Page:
"...ragtime fared better in Europe than at home where its very name was an epithet, a scornful, belittling term with strong racial overtones. Conscious of this, Joplin himself called the appellation "scurrilous." America both accepted and rejected ragtime. Initially, emerging from the red-light districts it became a popular hit of unprecedented proportions. Quickly, then, it began to meet with fanatic opposition from an informal entente of moralistic prudes, the Europe-oriented culture snobs and an Academy that felt suddenly challenged. The real trouble with ragtime was not that it was no good but that is was too good, and it had, so to speak, been born out of wedlock, with at least a part of its parentage black."
Maple Leaf Rag (1899) is Joplin's keystone work. To play it always gives a feeling of irresistible exhilaration and joy. It contrasts wonderfully with Solace, a slow sweet ragtime lullaby. I mentioned earlier the comparison to Gershwin's Lullaby. It is important to be aware of tempo in Joplin's music. In many of his scores he wrote that ragtime is never to be played fast. He wrote this as a horrified reaction to many musicians who would mindlessly bang this music out as fast as they could. Joplin's admonition however, resulted in much confusion since the music actually needs to find its own tempo. The ragtime in this album thus has a variety of tempi and texture.
According to Robert Haven Schauffler in The Unknown Brahms, just before his death Brahms envisioned a ragtime project. Sadly, we don't have that music, but we do have from Brahms what is probably the best known lullaby in the world - a tune that has been used for everything from quaint music boxes to Bugs Bunny cartoons. Incidentally, Arthur Rubinstein made a delicious recording of this piece in 1947 and after hearing his performance I always wanted to record it myself.
At the turn of the century Americans cakewalked to ragtime. So did the French, though they called it le temps du chiffon. Every concert pianist knows Golliwog's Cakewalk from Debussy's Children's Corner suite. Gershwin certainly knew this music too, since he made a point of obtaining all the music of Debussy while visiting Paris. But even more striking is the similarity that Golliwog has to Gershwin's famous Third Prelude (from his original set of Three Preludes) including the very same chords in the opening bars. It's a wonderful example of the cross pollination of ragtime from America to Europe and back again via Gershwin to America. Debussy's Jimbo's Lullaby, also from Children's Corner is actually a reflection of his own rather individual brand of English. He insisted that his daughter Chouchou's toy elephant was Jimbo-not Jumbo. The elephant is being told a bedtime story, and surely this is the most gravity defying of all elephantine music.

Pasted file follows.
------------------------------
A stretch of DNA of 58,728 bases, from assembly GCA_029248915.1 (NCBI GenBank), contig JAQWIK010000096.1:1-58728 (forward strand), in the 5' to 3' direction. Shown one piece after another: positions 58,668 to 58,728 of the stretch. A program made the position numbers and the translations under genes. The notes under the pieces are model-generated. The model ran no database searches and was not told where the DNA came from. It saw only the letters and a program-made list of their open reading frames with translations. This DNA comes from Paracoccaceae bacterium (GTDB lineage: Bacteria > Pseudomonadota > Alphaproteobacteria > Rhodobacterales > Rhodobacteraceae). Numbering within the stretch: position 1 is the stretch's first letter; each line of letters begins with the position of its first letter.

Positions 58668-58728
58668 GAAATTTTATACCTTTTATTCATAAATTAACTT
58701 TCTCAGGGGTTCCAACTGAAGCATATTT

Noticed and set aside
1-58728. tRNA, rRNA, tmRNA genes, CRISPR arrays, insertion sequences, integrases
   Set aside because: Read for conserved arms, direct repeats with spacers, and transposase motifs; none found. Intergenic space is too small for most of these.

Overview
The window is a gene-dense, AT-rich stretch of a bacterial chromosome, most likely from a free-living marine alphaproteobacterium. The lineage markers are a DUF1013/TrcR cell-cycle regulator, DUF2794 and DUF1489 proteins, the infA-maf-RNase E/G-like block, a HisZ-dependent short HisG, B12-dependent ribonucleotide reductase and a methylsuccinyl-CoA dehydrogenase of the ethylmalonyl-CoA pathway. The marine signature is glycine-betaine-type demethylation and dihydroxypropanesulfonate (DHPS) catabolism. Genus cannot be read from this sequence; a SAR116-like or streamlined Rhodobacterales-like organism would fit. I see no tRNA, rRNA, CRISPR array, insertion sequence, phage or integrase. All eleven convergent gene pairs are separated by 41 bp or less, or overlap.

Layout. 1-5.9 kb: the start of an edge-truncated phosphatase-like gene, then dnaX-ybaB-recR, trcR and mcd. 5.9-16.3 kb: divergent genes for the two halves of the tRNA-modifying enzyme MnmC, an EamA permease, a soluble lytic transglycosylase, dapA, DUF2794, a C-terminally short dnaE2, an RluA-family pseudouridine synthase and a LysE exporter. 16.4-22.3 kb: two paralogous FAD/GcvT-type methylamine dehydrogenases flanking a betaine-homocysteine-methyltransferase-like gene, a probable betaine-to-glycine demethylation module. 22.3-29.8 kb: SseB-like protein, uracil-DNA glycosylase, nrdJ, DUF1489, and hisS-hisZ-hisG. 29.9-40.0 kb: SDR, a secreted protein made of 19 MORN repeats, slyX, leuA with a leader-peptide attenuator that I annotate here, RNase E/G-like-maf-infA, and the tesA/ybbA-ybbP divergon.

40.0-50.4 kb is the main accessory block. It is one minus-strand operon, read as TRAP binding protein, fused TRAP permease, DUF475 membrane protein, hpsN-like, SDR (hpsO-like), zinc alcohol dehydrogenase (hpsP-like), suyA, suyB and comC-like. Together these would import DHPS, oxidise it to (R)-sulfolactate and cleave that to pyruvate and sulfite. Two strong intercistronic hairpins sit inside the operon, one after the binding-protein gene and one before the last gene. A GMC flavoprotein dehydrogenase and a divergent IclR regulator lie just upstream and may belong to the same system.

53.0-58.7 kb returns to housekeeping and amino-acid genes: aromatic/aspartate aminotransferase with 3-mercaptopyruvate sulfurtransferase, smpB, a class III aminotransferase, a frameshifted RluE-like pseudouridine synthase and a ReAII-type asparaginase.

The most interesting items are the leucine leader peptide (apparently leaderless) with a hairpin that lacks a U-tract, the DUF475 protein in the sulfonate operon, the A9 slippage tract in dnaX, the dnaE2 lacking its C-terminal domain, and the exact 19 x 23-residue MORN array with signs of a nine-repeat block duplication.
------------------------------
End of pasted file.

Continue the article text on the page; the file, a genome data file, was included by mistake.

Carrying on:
Spaghetti Rag is a favorite of mine. Written in 1910, I can't help but think of Charlie Chaplin twirling his cane to the circular tune of this music. From there we move to the other end of the twentieth century and what may strike some as surprising choices of music to be recorded by a concert pianist. Root Beer Rag was written at the beginning of Billy Joel's career and I can only guess was used by him as his own virtuoso showpiece, which allowed him to stand out from the crowd. Lullaby (Goodnight My Angel) written in 1993 is a touching gift to his daughter. I decided to end this album with a piece I occasionally use as an encore at my own concerts - Send in the Clowns from A Little Night Music by Stephen Sondheim. It's a wonderful way to say goodnight and pleasant dreams!
--Paul Bisaccia, Provincetown, Massachusetts